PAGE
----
Another storm chasing group is the Aussie Storm Chasers, who perform storm chases around Australia but also within the United States – which is the holy grail for storm chasing, after all.

While not chasing thunderstorms, Australia also has the OZ Cyclone Chasers, who, as the name suggests, chase tropical cyclones that hit the country.

New Zealand also sees storm chasers, but it seems that the number of communities is less dense than within Australia: the NZ Stormchasers is the only community that we could find online.


On the African continent, storm chasers are also active. However, they seem to be primarily active within South Africa. For example, the Storm Chasers – South Africa is a big storm chasing community in the country. Another group of chasers is the Storm Chasers Diaries & Chronicles South Africa group.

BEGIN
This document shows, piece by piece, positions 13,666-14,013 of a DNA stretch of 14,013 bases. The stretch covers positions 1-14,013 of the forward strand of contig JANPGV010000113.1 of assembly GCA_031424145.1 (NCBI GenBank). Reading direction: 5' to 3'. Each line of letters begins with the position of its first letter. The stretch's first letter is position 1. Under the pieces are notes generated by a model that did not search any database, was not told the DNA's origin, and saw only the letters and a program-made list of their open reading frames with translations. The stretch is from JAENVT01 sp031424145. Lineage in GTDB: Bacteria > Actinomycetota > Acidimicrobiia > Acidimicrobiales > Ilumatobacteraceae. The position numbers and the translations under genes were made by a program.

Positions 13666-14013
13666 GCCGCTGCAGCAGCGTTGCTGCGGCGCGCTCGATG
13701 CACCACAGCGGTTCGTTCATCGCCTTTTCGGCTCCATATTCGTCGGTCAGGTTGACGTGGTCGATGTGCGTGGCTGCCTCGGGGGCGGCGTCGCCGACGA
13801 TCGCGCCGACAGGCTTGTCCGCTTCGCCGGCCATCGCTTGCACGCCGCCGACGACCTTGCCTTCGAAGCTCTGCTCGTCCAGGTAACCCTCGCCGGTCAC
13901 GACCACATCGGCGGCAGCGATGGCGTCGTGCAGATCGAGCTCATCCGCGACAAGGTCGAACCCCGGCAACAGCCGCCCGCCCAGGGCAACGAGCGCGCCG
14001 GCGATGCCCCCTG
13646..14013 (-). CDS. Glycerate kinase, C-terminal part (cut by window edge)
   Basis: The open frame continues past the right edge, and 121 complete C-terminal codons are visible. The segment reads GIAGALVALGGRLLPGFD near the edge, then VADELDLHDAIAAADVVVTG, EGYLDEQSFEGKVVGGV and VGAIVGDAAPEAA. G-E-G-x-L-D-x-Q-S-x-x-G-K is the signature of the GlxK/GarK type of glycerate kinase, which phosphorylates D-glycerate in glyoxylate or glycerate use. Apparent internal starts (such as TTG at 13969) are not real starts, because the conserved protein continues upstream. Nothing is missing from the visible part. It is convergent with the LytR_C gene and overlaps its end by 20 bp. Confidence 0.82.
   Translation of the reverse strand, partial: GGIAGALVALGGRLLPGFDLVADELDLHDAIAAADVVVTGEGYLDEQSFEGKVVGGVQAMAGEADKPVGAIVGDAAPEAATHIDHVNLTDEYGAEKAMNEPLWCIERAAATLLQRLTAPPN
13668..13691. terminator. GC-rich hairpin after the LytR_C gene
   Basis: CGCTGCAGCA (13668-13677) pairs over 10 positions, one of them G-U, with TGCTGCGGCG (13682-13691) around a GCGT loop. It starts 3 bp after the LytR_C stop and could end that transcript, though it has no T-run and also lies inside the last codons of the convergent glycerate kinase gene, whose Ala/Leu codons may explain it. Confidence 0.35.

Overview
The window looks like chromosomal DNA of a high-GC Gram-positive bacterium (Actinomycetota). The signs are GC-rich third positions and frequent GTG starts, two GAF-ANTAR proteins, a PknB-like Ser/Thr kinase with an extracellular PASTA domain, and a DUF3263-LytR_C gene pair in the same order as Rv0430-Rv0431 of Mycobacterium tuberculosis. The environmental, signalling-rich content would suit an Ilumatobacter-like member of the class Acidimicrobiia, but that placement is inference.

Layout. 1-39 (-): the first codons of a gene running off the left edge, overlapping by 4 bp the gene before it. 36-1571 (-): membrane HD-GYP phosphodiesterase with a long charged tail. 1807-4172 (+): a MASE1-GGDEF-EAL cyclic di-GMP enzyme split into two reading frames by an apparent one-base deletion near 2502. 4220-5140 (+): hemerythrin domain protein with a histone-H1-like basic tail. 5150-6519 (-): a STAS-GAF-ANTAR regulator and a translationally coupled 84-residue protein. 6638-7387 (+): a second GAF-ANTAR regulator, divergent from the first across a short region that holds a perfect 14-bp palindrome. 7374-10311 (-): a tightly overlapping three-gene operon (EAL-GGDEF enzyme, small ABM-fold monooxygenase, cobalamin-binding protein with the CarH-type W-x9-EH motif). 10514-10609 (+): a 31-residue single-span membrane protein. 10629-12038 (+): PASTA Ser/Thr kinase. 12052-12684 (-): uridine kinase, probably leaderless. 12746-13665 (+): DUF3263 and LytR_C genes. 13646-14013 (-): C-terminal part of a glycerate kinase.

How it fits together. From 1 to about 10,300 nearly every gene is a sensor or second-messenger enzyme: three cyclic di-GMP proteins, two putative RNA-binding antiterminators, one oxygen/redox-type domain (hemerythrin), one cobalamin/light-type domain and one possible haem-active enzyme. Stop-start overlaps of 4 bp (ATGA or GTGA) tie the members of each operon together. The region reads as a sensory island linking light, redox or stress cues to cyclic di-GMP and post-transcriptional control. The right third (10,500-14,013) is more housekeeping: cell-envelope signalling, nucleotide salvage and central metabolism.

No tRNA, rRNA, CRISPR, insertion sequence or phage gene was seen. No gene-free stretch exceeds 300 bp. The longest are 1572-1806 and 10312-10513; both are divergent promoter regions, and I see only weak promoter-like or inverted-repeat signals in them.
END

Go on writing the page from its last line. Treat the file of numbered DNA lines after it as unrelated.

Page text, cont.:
South America

South America sees many severe thunderstorms. For example, within meteorological communities, the so-called Catatumbo Lightning is one of the most widely known lightning phenomena – as it’s incredibly intense and very frequent.

Here’s a brief fragment about the lightning activity picturing Jonas Piontek, a German storm chaser who we in fact mentioned above when covering storm chasers in Europe:

While not much is known about storm chasing groups on the South American continent, it seems to be the case that indeed – there are storm chasers active there. What’s more, Reed Timmer – from Storm Chasers – has chased in Argentina before: